PS. At IARIW, Peter van de Ven (formerly CBS now OECD) was IARIW president in 2010-2012, when the issue of El.Stat case arose. Van de Ven proposed to IARIW in 2016 to support Georgiou, apparently with deficient study of the underlying events. At CBS in 2009, Van de Ven removed the Tinbergen & Hueting figure of environmentally Sustainable National Income (eSNI) from the Dutch monitor on sustainability, using fallacies, see THAENAES Chapter 25 p289. I copy to Van de Ven at OECD and Kees Zeelenberg at CBS who is involved in IAOS – OECD.

To the President of [the International Statistical Institute (ISI)] and the secretary general of [the Federation of European National Statistical Societies (FENStatS)]

Dear professor Bailer (ISI) and dr Silva (FENStatS),

There is this new (open access) book by me:

Forum Theory & A National Assembly of Science and Learning

The idea is that scientists and scholars create an assembly of their own, to improve the quality and impact of science and learning. The book discusses various problems. Some main problems are about national accounting and official statistics. There is the Tinbergen & Hueting approach on environmentally Sustainable National Income (eSNI). There is the El.Stat / Georgiou case.

The book webpage is [here].

The PDF of the book is open access [here].

A short text (discussing 2 of 7 storylines) is [here (pdf)].

Though the Tinbergen & Hueting case is much more important, it so happens that ISI and 80 former chief statisticians around [IAOS and FENStatS] put out statements of support for Georgiou, and it may be that you are alerted on this problem in more accessible manner just now.

Allow me to invite you to look at my deconstruction of “Greek statistics” in Part 6, starting p153.

My diagnosis is that the statistical associations, including you, have been misinformed by Walter Radermacher (Eurostat and current president of FENStatS), Hallgrimur Snorrason (representative of Eurostat and associated with ISI) and Andreas Georgiou (El.Stat). They knew in 2010 that the Greek law was that Georgiou had to seek approval by his board. He is guilty as charged for the conviction of violation of duty. I copy to them but do not have the email address of Georgiou.

One might regard this as an old case, but Eurostat also arranged that the National Statistical Offices of the EU are now under a single head, while CBS Statistics Netherlands since 1892 was under supervision by a multiperson board. This change in governance has risks for the future. My book indicates that CBS likely did not protest strongly enough because the Dutch government managed to appoint a leadership that had no background in official statistics itself.

Since the Part on “Greek statistics” is lengthy, let me also point to p200-206 for some formulas en tables on the calculation of the 2009 debt and deficit.

[…] Richard Gill, former chair of [VVSOR] (a founding association of FENStatS), already informed me that he revised his opinion now (from signing an earlier ISI statement), see below under (1). (PM. I copy to Fred van Eeuwijk, current [chair] of [VVSOR].) Klaus Kastner, a retired banker who blogs on Greece, also has revised part of his view, see under (2). They may not have digested my book fully since it is just in print.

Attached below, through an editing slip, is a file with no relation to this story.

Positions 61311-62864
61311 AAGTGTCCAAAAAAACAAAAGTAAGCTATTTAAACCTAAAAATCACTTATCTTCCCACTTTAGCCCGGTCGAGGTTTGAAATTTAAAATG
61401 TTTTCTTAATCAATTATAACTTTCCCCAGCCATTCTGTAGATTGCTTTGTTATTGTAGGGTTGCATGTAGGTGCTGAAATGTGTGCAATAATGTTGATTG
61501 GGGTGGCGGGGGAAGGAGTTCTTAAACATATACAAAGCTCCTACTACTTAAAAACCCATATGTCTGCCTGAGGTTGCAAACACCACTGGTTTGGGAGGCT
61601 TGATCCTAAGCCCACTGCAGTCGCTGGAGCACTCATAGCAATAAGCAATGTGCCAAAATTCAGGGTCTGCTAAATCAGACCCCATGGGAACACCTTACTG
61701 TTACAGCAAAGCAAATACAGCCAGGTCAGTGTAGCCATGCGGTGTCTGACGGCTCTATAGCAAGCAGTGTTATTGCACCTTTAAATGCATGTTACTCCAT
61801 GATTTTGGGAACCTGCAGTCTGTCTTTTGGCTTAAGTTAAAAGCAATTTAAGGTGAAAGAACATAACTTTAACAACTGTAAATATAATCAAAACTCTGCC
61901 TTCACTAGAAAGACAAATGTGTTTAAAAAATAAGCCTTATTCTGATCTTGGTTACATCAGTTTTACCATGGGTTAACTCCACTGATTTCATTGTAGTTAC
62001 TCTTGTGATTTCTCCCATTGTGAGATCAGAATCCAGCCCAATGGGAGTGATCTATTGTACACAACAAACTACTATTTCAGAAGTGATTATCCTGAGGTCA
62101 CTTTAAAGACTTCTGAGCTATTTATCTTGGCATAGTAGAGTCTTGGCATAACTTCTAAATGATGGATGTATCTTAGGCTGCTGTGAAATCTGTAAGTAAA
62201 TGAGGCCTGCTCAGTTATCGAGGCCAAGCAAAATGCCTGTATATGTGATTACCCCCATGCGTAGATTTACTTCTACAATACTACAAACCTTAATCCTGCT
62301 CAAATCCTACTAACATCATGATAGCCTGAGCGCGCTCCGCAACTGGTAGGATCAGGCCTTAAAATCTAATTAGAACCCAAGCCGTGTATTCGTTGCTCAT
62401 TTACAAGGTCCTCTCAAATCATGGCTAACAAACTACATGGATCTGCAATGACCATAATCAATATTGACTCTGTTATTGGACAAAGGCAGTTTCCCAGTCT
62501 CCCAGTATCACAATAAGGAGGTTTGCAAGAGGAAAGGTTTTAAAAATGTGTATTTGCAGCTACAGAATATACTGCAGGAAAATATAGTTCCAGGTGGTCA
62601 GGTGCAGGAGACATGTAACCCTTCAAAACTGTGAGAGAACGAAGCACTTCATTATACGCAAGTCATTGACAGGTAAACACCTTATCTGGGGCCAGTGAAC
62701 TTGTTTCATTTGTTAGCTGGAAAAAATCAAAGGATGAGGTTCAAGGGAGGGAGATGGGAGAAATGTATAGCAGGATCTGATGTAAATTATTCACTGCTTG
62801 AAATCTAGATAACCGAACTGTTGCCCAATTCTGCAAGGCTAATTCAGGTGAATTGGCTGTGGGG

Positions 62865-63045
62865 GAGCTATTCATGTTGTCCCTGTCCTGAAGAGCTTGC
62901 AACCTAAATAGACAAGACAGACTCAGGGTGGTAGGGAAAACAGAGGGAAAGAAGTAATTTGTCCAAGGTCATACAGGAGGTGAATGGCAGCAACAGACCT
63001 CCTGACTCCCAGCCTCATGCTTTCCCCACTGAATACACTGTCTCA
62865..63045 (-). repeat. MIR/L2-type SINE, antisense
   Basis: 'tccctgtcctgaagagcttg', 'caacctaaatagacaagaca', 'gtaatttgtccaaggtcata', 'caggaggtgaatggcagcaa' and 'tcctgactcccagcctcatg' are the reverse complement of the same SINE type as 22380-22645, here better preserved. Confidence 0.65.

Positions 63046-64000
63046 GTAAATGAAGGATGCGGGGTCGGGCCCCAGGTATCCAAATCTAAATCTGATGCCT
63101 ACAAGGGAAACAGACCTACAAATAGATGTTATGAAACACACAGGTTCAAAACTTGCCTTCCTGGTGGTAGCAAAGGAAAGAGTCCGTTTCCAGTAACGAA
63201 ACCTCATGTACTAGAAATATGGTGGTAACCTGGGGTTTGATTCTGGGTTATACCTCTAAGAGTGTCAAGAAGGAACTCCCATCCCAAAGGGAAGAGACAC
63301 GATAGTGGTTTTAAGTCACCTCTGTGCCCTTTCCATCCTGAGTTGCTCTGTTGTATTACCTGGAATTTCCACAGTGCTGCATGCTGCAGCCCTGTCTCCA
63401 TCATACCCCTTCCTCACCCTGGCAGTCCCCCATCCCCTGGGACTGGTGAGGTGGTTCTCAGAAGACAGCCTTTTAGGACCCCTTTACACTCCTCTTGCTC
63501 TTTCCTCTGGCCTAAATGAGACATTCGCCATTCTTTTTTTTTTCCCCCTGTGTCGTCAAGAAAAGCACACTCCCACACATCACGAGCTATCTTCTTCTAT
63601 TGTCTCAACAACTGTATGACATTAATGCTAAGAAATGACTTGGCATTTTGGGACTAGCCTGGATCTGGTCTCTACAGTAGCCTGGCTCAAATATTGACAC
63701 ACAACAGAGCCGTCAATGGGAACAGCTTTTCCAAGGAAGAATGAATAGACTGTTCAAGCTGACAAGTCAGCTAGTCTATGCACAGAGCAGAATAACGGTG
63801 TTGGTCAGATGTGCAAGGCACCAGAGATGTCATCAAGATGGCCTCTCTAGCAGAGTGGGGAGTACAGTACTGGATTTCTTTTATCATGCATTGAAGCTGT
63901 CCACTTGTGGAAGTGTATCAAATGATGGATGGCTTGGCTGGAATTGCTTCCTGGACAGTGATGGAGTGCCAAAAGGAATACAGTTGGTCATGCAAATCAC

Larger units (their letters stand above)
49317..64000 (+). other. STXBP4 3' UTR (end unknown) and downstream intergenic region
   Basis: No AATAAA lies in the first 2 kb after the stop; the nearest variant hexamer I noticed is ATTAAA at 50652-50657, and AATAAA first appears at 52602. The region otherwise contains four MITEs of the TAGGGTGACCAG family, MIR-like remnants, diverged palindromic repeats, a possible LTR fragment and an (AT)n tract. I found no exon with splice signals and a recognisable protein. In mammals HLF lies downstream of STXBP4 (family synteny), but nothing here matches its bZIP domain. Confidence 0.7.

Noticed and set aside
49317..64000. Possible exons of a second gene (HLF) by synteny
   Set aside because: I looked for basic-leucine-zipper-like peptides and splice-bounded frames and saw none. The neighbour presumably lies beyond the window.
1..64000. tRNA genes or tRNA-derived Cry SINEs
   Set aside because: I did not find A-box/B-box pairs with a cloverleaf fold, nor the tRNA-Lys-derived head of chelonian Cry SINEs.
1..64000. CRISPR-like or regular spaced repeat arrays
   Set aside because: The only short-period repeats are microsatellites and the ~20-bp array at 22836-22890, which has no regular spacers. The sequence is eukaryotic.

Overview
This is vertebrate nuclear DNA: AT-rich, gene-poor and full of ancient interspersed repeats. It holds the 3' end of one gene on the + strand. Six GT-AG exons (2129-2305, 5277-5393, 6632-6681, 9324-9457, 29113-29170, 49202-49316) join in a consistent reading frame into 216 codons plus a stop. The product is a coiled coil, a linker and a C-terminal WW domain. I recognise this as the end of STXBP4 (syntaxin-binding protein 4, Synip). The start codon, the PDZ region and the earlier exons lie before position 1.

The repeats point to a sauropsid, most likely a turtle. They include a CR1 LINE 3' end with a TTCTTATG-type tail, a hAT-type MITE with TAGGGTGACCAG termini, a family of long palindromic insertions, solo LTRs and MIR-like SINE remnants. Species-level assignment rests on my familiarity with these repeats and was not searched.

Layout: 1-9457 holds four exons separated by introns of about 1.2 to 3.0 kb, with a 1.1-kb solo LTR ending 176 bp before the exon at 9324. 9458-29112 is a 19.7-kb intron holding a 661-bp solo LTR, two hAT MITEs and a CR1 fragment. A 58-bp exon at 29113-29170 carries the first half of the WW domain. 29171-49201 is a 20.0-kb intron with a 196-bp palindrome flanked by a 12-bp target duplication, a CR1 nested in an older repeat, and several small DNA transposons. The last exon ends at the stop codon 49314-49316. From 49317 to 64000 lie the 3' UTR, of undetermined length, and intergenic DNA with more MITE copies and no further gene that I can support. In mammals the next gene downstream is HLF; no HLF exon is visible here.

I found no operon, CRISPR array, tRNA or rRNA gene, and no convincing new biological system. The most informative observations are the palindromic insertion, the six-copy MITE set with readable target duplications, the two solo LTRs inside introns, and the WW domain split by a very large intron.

I already informed Walter Radermacher about my finding, since his background is in environmental statistics, and around 1990 he had friendly contacts with Roefie Hueting. Unfortunately, Radermacher did not comprehend the Tinbergen & Hueting approach, and has misrepresented it too. My criticism on the work by Radermacher is restricted to these two issues that I have looked at. I [expect him] to correct when errors are clarified to him. While I informed Radermacher earlier this week, he indicated that he had no time for this, and this is a complication.

Another complication is that Radermacher currently is the President of FENStatS. The Vice-President of FENStats is professor Maurizio Vichi, who also happens to be the thesis supervisor for the Radermacher thesis of 2019. I checked the thesis on the two issues of eSNI and the Georgiou affair. In my judgement, the thesis is biased and misrepresenting on these two issues. It should be retracted. Radermacher knew in 2010 that Georgiou was in violation of the Greek law, and as director of Eurostat assisted him in breaking the law of an EU Member State. He should have insisted that Georgiou would come clean with his board instead of helping him to bypass them. Subsequently, see my discussion of the actual debt and deficit calculations.

Thus, my request to Radermacher and Vichi and FENStatS is that Radermacher and Vichi step down from their positions at FENStatS, to that there is no conflict of interests between FENStatS and their positions on the thesis and Radermacher’s position in this case ueberhaupt. Hopefully Radermacher might reorganise his priorities and consider the criticism in my book.

After sending this email to you, I will relay it to some journalists, so please do not be surprised if they would contact you and know about this email. It also seems best that I include this email on my website, and check there for the upcoming link.